There have been several important developments in the ongoing battle over the precise scope of federal jurisdiction over “waters of the United States,” as dictated by the Clean Water Act (CWA). Most notably, the U.S. Environmental Protection Agency (EPA) and the U.S. Army Corps of Engineers (Corps) sent a draft proposed rule – one that would clarify the definition of waters of the U.S. and their CWA permitting jurisdiction – to the Office of Management and Budget (OMB) for final interagency review. The resulting rule may add countless “water bodies” to the list of federally-controlled waters and make CWA Section 404 permitting an even more onerous and costly proposition.
Proposed Rule on Waters of the U.S. Underway
The proposed rule comes from increased pressure on the agencies to abandon the strategy of issuing non-regulatory guidance to their regional entities interpreting their CWA jurisdiction. (This joint EPA-Corps guidance has been held up in its own interagency review at OMB since 2012.) The content of the draft proposed rule is not yet public. It is very likely that this rule will expand federal jurisdiction.
The rule from EPA and the Corps would provide greater clarity about which waters are subject to CWA jurisdiction and greater certainty about which activities require federal CWA permits, senior EPA officials wrote in a blog post. All of this activity stems from a series of U.S. Supreme Court rulings concerning the extent of waters covered by the CWA – most recently Rapanos v. United States.
Guidance on Waters of the U.S. Withdrawn
In regards to the aforementioned guidance, OMB’s database officially marked the EPA “post-Rapanos” guidance as withdrawn. EPA has not yet (and likely doesn’t intend to) publicly invalidate the guidance. With the guidance having never been officially finalized, there is nothing to officially withdraw. But the fact that EPA has withdrawn the guidance from OMB consideration means they won’t be pursuing the guidance and the rule simultaneously, which was one of the construction industry’s biggest concerns. Working with its coalition partners, AGC provided substantial comments on ways in which the proposed guidance misconstrues Supreme Court cases, is inconsistent with the agencies’ regulations, and expands jurisdiction.
Draft Report on Connectivity of Waters out for Comment
At the same time the proposed rule went to OMB, EPA release their draft report “Connectivity of Streams and Wetlands to Downstream Waters: A Review and Synthesis of the Scientific Evidence” for public comment. This document contains the scientific review that will support the EPA/Corps assertion of expanded jurisdiction. The report concludes that:
- “All tributary streams, including perennial, intermittent, and ephemeral streams, are physically, chemically, and biologically connected to downstream rivers.”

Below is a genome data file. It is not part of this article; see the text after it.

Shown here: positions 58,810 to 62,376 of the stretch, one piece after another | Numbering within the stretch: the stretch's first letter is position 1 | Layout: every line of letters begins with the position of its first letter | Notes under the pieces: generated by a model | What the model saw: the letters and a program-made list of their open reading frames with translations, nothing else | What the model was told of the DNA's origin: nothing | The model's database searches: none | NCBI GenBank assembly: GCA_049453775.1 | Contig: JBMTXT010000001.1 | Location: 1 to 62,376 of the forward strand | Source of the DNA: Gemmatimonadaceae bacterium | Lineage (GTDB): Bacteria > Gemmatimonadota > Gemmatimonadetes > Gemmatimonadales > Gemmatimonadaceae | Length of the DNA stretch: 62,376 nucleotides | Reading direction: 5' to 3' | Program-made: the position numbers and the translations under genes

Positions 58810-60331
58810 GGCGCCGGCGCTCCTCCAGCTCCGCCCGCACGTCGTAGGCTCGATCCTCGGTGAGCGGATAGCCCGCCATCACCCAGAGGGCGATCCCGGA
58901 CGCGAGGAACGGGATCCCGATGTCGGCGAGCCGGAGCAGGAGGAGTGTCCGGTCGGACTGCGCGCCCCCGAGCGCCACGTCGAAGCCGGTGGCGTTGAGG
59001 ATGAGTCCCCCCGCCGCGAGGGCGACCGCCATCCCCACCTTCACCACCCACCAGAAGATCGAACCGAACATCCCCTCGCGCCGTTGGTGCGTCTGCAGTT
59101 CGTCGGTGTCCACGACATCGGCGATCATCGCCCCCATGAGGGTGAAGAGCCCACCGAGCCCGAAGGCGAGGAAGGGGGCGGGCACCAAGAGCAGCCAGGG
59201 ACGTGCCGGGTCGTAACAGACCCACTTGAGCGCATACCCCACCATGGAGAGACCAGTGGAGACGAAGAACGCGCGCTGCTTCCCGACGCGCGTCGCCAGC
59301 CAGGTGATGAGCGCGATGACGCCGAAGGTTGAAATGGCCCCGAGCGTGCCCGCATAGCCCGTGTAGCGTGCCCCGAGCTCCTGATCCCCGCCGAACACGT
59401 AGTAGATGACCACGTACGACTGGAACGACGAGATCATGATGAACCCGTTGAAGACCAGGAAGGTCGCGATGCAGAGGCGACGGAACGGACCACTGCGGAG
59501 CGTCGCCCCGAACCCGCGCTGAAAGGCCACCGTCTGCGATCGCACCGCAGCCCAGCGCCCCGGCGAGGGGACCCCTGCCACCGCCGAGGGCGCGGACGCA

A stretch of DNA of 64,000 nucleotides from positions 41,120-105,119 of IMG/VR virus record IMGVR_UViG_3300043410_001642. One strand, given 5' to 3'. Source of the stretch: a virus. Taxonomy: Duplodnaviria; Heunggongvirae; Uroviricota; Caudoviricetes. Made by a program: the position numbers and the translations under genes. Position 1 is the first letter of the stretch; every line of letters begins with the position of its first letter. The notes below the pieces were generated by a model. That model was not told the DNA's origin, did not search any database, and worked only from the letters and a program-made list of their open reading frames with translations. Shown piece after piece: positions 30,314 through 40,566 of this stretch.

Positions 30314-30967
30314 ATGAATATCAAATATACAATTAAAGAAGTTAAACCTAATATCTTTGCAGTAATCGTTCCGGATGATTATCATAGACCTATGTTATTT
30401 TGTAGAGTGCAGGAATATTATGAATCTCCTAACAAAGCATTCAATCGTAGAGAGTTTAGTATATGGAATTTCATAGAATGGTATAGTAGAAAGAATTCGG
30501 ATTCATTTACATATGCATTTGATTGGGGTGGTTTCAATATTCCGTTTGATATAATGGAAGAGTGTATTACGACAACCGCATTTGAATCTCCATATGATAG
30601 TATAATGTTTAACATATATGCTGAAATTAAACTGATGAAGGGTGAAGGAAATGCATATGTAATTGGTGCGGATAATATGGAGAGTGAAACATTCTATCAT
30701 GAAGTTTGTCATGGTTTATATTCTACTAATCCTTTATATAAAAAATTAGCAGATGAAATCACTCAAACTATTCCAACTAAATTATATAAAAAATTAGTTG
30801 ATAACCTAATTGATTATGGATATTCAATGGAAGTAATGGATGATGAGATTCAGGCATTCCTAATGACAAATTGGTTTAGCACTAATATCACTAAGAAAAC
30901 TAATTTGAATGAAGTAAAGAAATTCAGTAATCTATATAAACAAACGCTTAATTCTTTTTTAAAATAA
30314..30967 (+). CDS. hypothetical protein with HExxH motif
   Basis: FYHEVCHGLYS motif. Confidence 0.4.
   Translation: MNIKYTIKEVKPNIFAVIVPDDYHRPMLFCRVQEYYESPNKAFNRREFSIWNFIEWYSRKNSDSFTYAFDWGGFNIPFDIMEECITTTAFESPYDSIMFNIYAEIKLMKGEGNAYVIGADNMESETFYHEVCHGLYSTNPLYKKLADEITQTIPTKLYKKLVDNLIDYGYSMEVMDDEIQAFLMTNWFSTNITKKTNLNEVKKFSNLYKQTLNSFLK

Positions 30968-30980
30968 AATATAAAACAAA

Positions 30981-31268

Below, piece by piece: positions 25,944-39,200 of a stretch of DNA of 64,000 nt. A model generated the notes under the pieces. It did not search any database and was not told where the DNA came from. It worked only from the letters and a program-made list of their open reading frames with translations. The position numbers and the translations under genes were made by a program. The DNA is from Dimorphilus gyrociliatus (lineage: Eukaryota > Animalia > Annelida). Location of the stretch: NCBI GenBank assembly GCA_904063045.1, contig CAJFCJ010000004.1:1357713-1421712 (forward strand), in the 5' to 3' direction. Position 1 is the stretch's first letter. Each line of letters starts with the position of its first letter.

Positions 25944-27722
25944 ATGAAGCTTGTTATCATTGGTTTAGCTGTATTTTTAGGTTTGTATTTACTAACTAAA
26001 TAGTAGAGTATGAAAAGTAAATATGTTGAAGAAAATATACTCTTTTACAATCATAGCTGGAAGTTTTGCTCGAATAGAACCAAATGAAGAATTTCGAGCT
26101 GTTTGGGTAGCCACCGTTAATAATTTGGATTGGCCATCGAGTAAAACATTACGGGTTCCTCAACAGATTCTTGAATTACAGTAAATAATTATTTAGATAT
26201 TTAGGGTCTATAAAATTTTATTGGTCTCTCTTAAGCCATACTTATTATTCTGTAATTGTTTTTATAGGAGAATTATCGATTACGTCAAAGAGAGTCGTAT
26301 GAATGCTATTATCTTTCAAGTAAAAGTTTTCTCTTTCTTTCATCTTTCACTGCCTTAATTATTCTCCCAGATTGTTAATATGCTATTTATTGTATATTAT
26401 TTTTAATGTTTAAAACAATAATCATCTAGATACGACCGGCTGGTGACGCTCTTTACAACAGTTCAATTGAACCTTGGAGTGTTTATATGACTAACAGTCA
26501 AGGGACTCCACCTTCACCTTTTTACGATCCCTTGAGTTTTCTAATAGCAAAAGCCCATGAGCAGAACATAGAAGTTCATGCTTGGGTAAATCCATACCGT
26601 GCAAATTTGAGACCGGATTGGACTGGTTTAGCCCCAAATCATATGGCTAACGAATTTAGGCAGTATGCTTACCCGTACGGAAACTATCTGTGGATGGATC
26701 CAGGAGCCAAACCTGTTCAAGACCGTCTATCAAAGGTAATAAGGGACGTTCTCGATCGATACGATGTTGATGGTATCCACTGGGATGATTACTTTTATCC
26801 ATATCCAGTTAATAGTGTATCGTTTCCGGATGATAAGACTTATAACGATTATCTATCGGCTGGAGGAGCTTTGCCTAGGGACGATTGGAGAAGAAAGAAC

- “Wetlands and open-waters in landscape … are physically, chemically, and biologically connected with rivers.”
- Isolated waters “provide numerous functions that can benefit downstream water quality and integrity” but “it is difficult to generalize about their effects on downstream waters from the currently available literature.”
These conclusions support the idea that if all waters are connected (or could be connected), then all waters are essentially “waters of the U.S.” under the Clean Water Act and fall under federal jurisdiction. Rather than first completing the review of the science so that the science properly informs the rulemaking, the public review of this science is happening on a parallel track to the evaluation of the proposed rule by OMB. EPA is accepting comments on the literature summarized in the report, and its conclusions.
AGC will continue to work its industry partners in the Waters Advocacy Coalition to provide industry reaction to the Connectivity science, and will continue to watch for the publication of the proposed rule.
Clean Water Act permits are required to discharge pollutants and dredged or fill material, into waters of the United States; such as streams, rivers, wetlands, lakes, and other waterbodies. If the waters are not considered “waters of the U.S.,” no federal permits are required under the CWA. Recent court rulings and interpretations of water laws have sparked confusion and increased uncertainty regarding which waters are protected under the Clean Water Act, especially for some headwaters with ephemeral and intermittent flows, and some other waters such as prairie potholes and vernal pools. The EPA and the Corps are attempting to provide clarification as to what waters are considered jurisdictional and thus under the purview of the CWA. The regulations aren’t going to be any less controversial than the draft guidance.
For more information, please contact Scott Berry at firstname.lastname@example.org or Leah Pilconis at email@example.com.